ALEX BRUMMER :The future inflation threat

There is so much we do not know about the long-term economic impact of the pandemic. 

But one common theme for Britain, and for newly-installed President Joe Biden and his team in the US, is that the tolerance of fiscal promiscuity and monetary looseness has changed dramatically.

As the Biden team pushes hard for his first major intervention – an extra £1.4trillion of Covid-19 help for households, business and vaccinations – the Congressional Budget Office cautions that the US is on a path of rising debt.

A common theme for Britain, and for President Joe Biden and his team in the US, is that the tolerance of fiscal promiscuity and monetary looseness has changed dramatically

It reckons that by 2050, the US national debt, currently close to 100 per cent of output at £15trillion-plus, could be double that.

In the last year alone, borrowing soared by £2.2trillion – and this in a country where a balanced budget used to be an act of faith.

A big concern on the horizon, on both sides of the Atlantic, is whether the respective economies can absorb huge amounts of fiscal and monetary largesse without triggering 1970s-style inflation.

The US enjoys the privilege of being able to keep the printing presses whirling because the dollar is most of the world’s reserve currency. There isn’t a real alternative, unless one happens to be a bitcoin fan.

The current era of huge monetary easing began with the financial crisis. In the US it was also a period of fiscal expansion with Barack Obama unveiling a big stimulus and bailing out Detroit.

Much of the money created ended up as bonds held by the banks and insurers as tougher regulation required them to build up reserves for the next crisis.

The pandemic measures have seen a different response. The ‘haves’ in society have seen their bank accounts overflowing with cash and great swathes of that have flowed into global equity markets, swelling indexes to ever-new highs. 

Symbols of that are the plundering of UK-quoted companies by US private equity adventurers and the swelling of hedge fund assets, which climbed by £159billion in the final quarter of 2020 and stand at £3.6trillion.

The enormous stimulus must be regarded as worthwhile in that it has steered the world clear of another Great Depression and the unconscionable unemployment and desolation portrayed so vividly in John Steinbeck’s novel, The Grapes of Wrath.

One doesn’t have to be a devotee of Milton Friedman to recognise that pouring huge amounts of cash into the economy and monetary financing, paying down the deficit by buying government bonds, can have serious consequences.

So far so good, as governments have battled the pandemic against a background of suppressed demand, output and trade.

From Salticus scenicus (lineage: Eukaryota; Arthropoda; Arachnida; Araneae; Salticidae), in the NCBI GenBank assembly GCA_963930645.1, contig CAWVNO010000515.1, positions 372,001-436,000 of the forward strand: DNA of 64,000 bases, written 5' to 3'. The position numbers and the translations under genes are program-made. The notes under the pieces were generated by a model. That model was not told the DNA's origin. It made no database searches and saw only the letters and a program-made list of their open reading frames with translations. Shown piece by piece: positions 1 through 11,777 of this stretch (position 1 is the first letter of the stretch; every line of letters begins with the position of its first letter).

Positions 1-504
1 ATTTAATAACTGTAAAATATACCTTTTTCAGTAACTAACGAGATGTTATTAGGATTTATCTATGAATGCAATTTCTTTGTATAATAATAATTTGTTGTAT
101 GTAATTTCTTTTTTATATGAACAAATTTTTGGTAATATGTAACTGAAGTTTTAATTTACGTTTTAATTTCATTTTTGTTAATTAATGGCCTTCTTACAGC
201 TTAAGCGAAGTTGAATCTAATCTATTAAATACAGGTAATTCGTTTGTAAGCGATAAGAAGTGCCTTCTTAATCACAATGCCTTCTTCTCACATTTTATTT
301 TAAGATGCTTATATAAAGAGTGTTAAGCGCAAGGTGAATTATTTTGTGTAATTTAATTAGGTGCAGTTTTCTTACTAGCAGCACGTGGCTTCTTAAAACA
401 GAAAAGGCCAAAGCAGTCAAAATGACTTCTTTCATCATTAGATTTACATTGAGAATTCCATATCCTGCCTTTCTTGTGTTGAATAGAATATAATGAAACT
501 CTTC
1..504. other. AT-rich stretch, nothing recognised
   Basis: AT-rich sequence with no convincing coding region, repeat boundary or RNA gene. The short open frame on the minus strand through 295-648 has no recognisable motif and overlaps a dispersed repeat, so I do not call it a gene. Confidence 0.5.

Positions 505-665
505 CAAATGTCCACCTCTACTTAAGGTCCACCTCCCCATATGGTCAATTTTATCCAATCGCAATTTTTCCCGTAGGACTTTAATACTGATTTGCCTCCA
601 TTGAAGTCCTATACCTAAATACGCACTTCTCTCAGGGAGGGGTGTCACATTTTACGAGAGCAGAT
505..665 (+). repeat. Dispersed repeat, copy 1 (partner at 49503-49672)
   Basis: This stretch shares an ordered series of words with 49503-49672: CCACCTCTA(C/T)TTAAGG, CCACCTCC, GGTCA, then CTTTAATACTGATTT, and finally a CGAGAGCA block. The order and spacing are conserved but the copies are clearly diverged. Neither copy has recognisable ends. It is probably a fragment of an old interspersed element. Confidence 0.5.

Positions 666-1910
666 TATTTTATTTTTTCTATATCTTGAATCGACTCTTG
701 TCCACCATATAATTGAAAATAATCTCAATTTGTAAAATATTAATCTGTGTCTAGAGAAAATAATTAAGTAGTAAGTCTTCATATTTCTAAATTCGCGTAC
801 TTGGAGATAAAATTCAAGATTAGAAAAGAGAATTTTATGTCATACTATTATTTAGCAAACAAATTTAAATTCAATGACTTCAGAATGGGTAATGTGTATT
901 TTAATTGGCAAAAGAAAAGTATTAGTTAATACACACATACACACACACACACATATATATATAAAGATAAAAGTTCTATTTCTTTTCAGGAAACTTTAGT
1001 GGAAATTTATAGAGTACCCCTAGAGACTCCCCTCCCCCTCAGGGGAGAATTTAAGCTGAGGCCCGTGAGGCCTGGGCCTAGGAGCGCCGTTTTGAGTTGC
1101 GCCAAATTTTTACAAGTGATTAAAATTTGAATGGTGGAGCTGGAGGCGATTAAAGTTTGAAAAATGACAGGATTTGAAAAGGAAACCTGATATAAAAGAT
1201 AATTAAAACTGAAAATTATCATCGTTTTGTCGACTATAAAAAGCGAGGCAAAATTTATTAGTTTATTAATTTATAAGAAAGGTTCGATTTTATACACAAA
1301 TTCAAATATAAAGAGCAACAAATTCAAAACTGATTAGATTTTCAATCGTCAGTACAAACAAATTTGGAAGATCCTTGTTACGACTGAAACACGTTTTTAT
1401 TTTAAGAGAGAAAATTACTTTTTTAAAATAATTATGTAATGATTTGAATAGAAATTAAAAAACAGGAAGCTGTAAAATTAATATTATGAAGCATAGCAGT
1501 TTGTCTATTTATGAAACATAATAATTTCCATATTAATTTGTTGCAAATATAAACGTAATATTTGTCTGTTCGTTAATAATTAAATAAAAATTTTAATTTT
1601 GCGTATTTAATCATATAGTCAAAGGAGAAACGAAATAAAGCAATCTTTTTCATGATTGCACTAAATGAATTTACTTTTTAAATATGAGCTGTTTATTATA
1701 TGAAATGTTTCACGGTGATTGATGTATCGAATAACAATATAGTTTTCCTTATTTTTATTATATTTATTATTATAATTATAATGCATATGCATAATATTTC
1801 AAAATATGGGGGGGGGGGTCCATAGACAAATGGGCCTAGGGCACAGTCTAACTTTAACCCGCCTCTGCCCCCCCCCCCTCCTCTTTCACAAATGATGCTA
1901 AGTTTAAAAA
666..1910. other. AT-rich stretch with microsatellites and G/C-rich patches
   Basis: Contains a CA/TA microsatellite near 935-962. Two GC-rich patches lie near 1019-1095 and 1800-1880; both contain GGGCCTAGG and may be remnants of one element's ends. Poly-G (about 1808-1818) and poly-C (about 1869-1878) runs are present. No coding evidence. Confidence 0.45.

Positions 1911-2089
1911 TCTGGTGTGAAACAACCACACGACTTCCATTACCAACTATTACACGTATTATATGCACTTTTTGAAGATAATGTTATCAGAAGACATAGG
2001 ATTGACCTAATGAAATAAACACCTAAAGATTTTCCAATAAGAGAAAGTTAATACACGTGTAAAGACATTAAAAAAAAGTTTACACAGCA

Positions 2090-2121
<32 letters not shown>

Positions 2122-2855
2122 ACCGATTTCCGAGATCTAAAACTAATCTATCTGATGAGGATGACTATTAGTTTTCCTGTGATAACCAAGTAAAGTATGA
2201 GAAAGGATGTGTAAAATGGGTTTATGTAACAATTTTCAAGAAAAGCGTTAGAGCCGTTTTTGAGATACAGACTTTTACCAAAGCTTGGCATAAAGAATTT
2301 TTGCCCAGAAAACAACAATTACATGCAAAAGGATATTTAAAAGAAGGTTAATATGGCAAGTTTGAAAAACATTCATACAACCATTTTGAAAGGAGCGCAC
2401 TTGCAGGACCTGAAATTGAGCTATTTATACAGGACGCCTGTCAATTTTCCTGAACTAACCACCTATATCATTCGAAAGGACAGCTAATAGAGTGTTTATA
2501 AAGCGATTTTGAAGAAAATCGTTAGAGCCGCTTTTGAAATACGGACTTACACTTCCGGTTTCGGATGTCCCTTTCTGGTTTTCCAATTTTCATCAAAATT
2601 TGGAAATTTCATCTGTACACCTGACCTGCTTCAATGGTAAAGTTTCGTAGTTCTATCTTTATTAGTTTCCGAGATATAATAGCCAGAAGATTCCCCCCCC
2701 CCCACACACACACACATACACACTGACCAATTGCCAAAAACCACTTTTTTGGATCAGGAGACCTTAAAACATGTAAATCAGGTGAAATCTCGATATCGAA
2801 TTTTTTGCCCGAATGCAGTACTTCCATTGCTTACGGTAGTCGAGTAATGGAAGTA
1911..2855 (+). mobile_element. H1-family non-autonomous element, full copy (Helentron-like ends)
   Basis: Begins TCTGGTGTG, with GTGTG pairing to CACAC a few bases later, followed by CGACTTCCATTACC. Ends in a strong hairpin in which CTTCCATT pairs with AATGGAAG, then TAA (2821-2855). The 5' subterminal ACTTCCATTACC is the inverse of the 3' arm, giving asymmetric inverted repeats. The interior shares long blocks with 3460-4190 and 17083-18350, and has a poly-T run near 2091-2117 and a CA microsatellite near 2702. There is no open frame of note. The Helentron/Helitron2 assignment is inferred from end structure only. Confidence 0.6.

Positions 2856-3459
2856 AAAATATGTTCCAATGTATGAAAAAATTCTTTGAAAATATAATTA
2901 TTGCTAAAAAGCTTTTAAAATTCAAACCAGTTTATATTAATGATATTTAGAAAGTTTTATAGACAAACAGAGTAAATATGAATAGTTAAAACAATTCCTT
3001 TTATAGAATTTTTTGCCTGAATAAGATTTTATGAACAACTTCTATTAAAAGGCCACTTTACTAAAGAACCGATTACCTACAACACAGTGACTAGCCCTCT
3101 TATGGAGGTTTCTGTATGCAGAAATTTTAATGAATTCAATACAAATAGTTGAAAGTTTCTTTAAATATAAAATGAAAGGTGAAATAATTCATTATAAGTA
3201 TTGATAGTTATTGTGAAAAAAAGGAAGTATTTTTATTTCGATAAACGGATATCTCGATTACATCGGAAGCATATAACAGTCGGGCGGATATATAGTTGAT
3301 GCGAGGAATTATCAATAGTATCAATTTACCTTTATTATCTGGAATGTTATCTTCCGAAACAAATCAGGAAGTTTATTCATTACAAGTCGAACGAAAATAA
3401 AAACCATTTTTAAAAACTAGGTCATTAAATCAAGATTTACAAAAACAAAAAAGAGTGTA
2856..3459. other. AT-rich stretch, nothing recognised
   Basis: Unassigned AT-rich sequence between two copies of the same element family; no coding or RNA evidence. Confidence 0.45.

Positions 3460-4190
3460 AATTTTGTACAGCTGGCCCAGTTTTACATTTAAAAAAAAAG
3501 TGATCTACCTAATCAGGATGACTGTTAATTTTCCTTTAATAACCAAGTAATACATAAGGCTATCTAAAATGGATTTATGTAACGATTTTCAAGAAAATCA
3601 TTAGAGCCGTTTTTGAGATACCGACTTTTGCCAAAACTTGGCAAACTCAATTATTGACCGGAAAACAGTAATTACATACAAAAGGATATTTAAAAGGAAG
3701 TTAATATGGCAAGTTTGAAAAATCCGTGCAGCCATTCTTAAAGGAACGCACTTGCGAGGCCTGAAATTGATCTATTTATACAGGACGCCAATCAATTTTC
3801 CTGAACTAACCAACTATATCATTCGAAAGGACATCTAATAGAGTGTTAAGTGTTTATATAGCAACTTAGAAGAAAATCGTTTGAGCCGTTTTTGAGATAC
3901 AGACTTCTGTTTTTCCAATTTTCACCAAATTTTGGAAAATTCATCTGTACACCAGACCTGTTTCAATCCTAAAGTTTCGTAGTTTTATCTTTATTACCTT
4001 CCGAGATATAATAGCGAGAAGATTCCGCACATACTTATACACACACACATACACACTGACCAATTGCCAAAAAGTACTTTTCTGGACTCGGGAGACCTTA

Britain’s latest inflation data, showing a jump from 0.3 per cent to 0.6 per cent, clearly is not a problem. But as the global economy snaps out of hibernation, and we get the lift-off, the narrative may change.

What central banks have given they may have to take back, or risk climbing prices, wages and interest rates.

Greed alert

High street and travel retailer WH Smith has a dishonourable history of fat-cattery.

In a year when there is a national expectation for chief executives to show restraint, WH Smith chief executive Carl Cowling has received a bloody nose with 33 per cent of investors voting against his pay.

Notionally, the vote was against a relatively modest £25,000 uplift. The bigger row has been about a new share incentive scheme, now being redrawn, which could have handed him a £4.5million bonus this year.

All of this after the newsagent made 1,500 workers redundant last summer and tapped shareholders for a £166million Covid-related fundraising. 

The uprising marks the start of what will be a raucous annual general meeting season with firms paying bonuses – even greatly reduced bonuses – held to account.

Right stuff

There is an obvious irony in the partnership to help the less well-off between millionaire footballer Marcus Rashford and a fashion house making and selling expensive trench coats and luxury items.

But Burberry is among those UK companies which recognised broader responsibilities in an emergency by turning coat factories over to PPE and contributing to the Oxford-Astrazeneca vaccine.

Just as Burberry has done the right thing, so should Chancellor Rishi Sunak – by rescinding a decision to end the VAT break for overseas visitors. That ought to be a key part of the Global Britain agenda.

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